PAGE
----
Don McPherson’s You Throw Like a Girl: The Blind Spot of Masculinity (2019, Akashic Books) is a reflective memoir of how one man learned to be a man and what that means for society. A former star quarterback, the author tells how he learned to talk with boys and men about how to prevent violence against women by claiming themselves as people first and men second. McPherson shows us how men are restricted by social expectations and how this restriction leads to the dehumanization of those who are not Men. Importantly, he teaches men how their ideas about their roles as protectors and warriors harm themselves, as well as those they love most.
For those who are interested in promoting self-exploration, McPherson introduces tools like “The Man Box”, which encourages the deconstruction of social messages about gender. We all internalized ideas about what it means to be a man or a woman; sometimes, these ideas get distorted, leading to imbalances in our identity and our relationships with others. Vulnerability, not generally considered a male trait, is displayed on the pages of this book with significant effect.
His idea is to be a whole person, not a one-dimensional notion of gender, and through the process of becoming whole to discover fuller, equal relationships with others. When men step down off their self-created pedestals and model equality with women, then boys and girls will be emotionally and physically safer. The correlation between power and violence is a message that women have discussed for decades. In this book, we hear from a man, trained and reinforced with male privilege, speak to men about power.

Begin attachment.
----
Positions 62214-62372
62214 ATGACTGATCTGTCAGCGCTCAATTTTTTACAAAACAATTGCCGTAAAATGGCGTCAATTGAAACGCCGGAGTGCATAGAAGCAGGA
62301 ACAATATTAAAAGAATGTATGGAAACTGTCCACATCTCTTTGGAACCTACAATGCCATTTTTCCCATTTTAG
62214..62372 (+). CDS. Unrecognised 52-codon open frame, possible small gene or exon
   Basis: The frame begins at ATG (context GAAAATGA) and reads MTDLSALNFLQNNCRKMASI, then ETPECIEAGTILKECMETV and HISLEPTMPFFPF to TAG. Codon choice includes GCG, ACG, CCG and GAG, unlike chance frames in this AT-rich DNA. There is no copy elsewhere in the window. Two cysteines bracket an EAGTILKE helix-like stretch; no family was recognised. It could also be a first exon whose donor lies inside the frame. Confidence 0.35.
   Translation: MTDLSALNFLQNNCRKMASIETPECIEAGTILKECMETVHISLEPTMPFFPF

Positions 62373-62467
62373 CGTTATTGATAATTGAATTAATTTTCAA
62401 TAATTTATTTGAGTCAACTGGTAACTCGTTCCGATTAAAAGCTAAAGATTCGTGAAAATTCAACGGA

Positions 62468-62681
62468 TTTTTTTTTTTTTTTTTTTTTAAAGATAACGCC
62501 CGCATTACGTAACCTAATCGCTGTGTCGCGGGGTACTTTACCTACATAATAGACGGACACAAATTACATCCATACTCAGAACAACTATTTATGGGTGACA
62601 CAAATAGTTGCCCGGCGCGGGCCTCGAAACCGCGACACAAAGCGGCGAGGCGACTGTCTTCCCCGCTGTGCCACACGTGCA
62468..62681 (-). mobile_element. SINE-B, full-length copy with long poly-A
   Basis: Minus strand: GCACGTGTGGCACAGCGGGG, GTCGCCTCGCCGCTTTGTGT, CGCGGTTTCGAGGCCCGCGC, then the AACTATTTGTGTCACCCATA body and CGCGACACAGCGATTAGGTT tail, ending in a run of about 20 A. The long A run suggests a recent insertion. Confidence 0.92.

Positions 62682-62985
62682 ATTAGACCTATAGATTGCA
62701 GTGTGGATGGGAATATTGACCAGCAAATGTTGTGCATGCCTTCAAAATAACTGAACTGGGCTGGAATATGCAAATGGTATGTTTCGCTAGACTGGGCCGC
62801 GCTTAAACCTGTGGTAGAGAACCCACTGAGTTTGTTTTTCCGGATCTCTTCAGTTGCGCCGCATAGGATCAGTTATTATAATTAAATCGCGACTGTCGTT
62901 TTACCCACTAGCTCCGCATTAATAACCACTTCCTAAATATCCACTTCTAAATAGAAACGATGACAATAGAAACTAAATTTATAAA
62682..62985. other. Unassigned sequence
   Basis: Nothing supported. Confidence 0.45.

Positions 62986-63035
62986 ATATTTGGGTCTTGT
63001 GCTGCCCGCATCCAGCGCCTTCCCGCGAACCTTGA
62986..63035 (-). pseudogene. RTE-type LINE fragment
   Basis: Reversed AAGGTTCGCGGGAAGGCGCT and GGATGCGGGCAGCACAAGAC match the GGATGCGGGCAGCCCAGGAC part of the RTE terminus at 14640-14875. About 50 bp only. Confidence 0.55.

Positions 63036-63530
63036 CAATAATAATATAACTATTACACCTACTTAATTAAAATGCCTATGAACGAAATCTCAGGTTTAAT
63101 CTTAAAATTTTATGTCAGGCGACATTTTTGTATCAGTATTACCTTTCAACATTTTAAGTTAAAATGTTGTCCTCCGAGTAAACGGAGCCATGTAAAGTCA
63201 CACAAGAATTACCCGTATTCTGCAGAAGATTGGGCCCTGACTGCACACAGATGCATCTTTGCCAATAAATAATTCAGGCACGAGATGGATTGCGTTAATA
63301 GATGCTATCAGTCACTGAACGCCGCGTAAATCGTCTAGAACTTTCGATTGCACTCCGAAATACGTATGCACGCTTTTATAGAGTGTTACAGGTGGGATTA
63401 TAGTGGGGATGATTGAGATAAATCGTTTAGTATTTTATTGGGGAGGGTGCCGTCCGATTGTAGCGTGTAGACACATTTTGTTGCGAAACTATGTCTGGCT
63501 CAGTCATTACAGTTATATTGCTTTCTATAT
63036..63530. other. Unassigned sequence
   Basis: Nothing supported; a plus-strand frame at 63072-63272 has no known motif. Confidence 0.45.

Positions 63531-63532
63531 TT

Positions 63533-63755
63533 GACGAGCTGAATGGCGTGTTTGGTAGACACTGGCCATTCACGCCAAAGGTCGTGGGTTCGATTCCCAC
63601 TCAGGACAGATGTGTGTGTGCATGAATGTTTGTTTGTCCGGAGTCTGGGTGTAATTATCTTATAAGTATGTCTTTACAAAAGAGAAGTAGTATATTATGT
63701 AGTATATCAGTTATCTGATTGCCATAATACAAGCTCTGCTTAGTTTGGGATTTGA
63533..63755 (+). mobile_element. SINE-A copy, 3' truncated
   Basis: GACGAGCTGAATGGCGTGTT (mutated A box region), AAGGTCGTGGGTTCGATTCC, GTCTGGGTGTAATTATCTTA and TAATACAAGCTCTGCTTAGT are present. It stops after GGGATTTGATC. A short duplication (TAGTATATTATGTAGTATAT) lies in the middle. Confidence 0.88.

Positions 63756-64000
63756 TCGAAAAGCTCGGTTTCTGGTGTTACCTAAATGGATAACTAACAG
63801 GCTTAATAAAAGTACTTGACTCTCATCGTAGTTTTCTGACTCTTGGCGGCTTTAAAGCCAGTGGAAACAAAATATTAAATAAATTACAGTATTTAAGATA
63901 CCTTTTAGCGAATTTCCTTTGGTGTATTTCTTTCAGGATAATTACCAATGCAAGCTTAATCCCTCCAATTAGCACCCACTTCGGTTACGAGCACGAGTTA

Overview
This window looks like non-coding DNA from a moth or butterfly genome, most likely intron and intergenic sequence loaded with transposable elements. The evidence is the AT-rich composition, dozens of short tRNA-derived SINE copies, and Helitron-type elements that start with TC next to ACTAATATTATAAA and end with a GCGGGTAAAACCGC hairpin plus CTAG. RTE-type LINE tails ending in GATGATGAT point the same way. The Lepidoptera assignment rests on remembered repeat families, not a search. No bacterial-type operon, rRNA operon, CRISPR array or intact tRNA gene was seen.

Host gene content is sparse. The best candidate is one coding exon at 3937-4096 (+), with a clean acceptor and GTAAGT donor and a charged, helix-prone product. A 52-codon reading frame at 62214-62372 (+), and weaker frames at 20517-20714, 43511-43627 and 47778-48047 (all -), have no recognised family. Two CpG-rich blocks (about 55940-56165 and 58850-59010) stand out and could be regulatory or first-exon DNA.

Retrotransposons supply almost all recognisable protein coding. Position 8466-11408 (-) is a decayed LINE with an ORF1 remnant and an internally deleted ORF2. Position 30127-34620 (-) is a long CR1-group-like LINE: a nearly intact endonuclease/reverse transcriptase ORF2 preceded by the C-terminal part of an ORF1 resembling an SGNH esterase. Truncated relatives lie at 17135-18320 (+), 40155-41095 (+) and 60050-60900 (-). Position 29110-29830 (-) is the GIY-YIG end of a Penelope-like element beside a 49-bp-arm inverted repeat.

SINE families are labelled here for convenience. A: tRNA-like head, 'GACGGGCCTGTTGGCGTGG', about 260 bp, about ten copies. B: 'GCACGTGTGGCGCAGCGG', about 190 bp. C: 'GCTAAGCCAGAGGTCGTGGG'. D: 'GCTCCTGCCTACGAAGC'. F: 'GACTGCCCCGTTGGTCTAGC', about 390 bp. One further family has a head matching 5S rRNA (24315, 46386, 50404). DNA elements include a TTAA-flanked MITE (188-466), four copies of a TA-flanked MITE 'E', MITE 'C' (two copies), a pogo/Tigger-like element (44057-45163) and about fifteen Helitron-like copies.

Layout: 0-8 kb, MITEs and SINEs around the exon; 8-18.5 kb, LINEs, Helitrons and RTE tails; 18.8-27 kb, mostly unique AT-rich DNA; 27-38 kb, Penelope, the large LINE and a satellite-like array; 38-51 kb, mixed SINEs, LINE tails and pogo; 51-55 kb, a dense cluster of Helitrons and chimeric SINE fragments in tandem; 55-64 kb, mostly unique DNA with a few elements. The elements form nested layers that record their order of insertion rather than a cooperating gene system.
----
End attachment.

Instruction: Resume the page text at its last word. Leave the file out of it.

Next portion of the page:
Applying the man box tool—often used as a gender box—to addiction treatment is a topic for exploration sparked while I read this book. Here is a tool for understanding identity, including an addict identity. Each of us is constructed using multiple identities, so there is a lot to explore in how an individual’s identity directs their behavior—and how identity change is part of behavior change and healing.
I would like to see McPherson go further in his social criticism. Yes, men are trained to “not be women”, but there are whole other groups out there that deserve equal treatment from men. As society grapples with gender fluidity and gender identity, how do folks who are not men or women feel safe as they struggle to define affirming identities? An identity built on not being something still ties that identity to its mirror image; identity built on approaching an idea leads to more powerful change. Casting off the old mold is only a first step. It would be interesting to continue the discussion begun in You Throw Like a Girl onto what it means to be a whole, vulnerable, emotionally aware person.
This book caught my imagination and I recommend it to coaches, teachers, parents, and those who influence the psychological development of boys and adolescents. McPherson uses his story of transformation from sports idol to social activist to highlight lessons and tools we can all use to live a better life. Maybe the most essential message of this book is the author himself—he walks the walk to learn how to live the life he models.